Before the D-Day invasion, the allies made numerous raids to destroy the railways in France and Germany. These railways were regarded as being of major strategic importance. Without railways, the Germans would be unable to reinforce their forces in Normandy. The Germans did not seem to target the British railway system which as vital to the war effort. One exception was at Castle Cary, where the line and a goods train were destroyed. Within a few days however, the engine and tracks were pushed to one side and a single track was in operation, although the trains were restricted to 10 mph as they passed the debris.
There were six British fighter squadrons involved in attacking the German bombers that afternoon: five squadrons of Hurricanes and one of Spitfires. Each squadron consisted of 12 aircraft, a total of 72 fighters. Another Spitfire squadron joined the battle that evening.
The main target of the raid was the Yeovil factory but, due to cloud cover, the Germans did not find Westland that afternoon. They were attacked by British fighters but when there was a break in the cloud a town became visible with a railway line in approximately the correct relationship to Westland and the Taunton / Yeovil line and released their bombs.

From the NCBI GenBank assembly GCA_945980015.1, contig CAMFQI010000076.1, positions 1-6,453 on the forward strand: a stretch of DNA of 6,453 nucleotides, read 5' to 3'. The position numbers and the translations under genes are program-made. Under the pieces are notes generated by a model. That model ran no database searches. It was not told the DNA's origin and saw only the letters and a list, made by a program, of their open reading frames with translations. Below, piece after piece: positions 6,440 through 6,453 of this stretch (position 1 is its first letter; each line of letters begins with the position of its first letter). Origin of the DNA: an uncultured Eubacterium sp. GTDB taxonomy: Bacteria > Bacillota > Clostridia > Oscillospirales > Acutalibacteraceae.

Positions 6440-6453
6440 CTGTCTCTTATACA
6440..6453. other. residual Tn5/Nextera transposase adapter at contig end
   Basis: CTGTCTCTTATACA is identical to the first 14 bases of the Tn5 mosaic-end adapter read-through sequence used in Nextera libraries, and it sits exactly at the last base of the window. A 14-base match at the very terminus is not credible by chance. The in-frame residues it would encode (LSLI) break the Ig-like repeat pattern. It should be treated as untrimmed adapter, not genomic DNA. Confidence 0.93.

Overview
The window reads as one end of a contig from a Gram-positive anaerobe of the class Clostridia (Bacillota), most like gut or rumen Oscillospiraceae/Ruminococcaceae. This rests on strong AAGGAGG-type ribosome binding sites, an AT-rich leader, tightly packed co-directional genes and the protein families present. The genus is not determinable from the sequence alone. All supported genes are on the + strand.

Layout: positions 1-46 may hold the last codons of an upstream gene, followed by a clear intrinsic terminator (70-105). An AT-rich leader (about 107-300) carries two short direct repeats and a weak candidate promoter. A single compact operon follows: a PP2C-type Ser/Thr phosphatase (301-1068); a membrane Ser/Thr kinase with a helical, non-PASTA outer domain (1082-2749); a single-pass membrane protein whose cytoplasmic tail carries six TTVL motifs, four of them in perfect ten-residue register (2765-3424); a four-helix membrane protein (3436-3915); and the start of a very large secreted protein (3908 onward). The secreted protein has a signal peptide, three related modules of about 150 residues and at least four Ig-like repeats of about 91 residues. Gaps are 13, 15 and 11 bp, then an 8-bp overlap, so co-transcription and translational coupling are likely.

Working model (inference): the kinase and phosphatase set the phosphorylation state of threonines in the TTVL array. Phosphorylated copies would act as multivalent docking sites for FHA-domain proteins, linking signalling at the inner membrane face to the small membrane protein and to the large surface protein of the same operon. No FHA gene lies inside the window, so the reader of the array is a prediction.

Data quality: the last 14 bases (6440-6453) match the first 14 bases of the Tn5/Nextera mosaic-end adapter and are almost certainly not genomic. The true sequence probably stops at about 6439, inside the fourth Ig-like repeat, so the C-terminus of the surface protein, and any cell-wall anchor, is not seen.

By transposing the map of the bombing of Sherborne on to a 1940’s aerial photograph of Yeovil it is possible to see that the Westland Works, the experimental hanger, the erecting shop and the flight hanger would have been destroyed.
To minimize the effects of such bombing on Westland, the Drawing Office and Technical Office had both been related away from the main site to Compton House at Over Compton for the duration of the war.
Other ‘shadow factories’ were built in the surrounding area. In addition to new buildings and facilities on the main Westland site at Yeovil, a number of other premises in the town and surrounding area were taken over during World War II and converted for use as machine shops, manufacturing and assembly shops and stores. This was part of a Government policy of dispersing production facilities, to minimise damage in the event of an air attack. It should be noted that due to the time that has elapsed it is difficult to identify precise locations and often the detail concerning the nature of the work. A large part of the effort was devoted to Spitfire/Seafire, but by 1942 a great deal of work on other military work was dealt with in this fashion.